Yet at the same time this introduction of a singular hypervisor across the IT environment adds a common codebase atop which resides all the virtualized computing resources of that IT environment. Should a security vulnerability in that common codebase be exploited through the use of malicious code, it would put each and every virtual machine at risk for failure. The pervasive nature of the hypervisor across all virtual hosts means that a single piece of malicious software that has the capability to compromise one hypervisor instance can easily compromise others.
Figure 2 illustrates how the introduction of this single instance of replicating malware can quickly exploit each hypervisor in the IT environment. The result of this replication is the potential for failure of all the virtual machines atop each hypervisor.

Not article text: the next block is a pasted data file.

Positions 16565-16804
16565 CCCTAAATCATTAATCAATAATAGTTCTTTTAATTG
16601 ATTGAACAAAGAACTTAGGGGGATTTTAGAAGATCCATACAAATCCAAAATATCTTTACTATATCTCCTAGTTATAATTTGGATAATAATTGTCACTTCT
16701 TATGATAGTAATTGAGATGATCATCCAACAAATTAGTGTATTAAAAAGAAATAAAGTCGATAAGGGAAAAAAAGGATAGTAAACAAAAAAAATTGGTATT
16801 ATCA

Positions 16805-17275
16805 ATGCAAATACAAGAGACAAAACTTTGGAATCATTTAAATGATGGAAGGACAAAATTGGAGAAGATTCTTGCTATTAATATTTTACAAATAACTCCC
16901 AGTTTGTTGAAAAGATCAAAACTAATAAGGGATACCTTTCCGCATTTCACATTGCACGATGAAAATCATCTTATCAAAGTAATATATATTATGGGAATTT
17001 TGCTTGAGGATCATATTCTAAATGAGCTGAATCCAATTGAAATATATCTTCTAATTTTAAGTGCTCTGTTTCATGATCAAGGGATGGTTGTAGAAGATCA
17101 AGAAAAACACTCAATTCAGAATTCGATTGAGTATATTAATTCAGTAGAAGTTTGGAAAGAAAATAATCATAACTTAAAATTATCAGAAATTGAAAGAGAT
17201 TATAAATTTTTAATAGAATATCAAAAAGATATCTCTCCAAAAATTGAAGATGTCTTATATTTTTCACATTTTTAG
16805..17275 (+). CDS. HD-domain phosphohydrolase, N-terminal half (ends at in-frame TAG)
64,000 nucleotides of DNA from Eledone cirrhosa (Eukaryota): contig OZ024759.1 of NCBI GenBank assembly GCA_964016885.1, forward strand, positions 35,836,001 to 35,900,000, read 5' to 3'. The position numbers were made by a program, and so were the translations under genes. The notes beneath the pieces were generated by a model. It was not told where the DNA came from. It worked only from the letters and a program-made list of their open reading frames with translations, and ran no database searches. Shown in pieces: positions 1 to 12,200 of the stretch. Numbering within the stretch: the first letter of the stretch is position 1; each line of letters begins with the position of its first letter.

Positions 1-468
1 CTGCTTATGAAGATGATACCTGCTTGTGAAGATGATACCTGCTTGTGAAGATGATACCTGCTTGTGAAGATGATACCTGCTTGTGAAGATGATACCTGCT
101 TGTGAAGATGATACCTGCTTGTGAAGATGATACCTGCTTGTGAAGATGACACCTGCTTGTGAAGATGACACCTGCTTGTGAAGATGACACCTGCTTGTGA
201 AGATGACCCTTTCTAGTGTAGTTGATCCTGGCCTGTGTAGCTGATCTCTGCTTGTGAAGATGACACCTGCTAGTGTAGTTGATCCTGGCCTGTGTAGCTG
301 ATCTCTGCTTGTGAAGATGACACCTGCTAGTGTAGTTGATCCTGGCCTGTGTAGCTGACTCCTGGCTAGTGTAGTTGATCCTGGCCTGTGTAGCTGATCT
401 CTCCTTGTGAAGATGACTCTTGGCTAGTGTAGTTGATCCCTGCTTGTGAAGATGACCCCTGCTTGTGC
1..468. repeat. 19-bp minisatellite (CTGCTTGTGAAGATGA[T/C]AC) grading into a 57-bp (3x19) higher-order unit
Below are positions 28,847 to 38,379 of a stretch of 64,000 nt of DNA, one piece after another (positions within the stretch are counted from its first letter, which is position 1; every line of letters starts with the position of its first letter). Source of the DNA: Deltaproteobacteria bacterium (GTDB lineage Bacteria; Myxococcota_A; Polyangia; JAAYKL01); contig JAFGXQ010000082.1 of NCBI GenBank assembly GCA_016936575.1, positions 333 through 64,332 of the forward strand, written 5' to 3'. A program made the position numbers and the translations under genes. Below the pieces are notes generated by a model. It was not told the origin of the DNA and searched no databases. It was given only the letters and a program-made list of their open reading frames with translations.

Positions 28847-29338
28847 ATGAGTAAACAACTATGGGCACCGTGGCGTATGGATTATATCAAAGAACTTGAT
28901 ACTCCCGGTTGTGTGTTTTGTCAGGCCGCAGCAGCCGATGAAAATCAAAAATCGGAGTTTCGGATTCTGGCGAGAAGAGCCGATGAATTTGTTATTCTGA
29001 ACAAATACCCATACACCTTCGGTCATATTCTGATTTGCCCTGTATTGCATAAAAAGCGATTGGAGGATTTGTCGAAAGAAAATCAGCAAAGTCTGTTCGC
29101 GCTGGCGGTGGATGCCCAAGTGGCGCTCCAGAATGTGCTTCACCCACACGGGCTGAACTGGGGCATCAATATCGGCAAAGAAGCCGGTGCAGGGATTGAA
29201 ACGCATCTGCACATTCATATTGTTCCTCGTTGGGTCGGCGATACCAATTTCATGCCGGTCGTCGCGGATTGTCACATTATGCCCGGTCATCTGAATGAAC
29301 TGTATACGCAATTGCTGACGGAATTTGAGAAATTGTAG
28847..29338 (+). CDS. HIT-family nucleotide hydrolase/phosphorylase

Figure 2: The hypervisor's pervasive nature within the virtualized environment makes it a single point of failure in the case of malicious compromise.
Although hypervisor-based security exploits today remain mostly within the realm of academic research, their potential for massive environment failure makes them an important consideration for environments that have made the jump to virtualization. Hypervisors are by nature softwarebased code, which infers that they require occasional updating to patch security holes and protect against discovered vulnerabilities. Examples of this need have already been seen with hypervisors in production use today. For example, the security group Secunia has reported as of the time of this writing: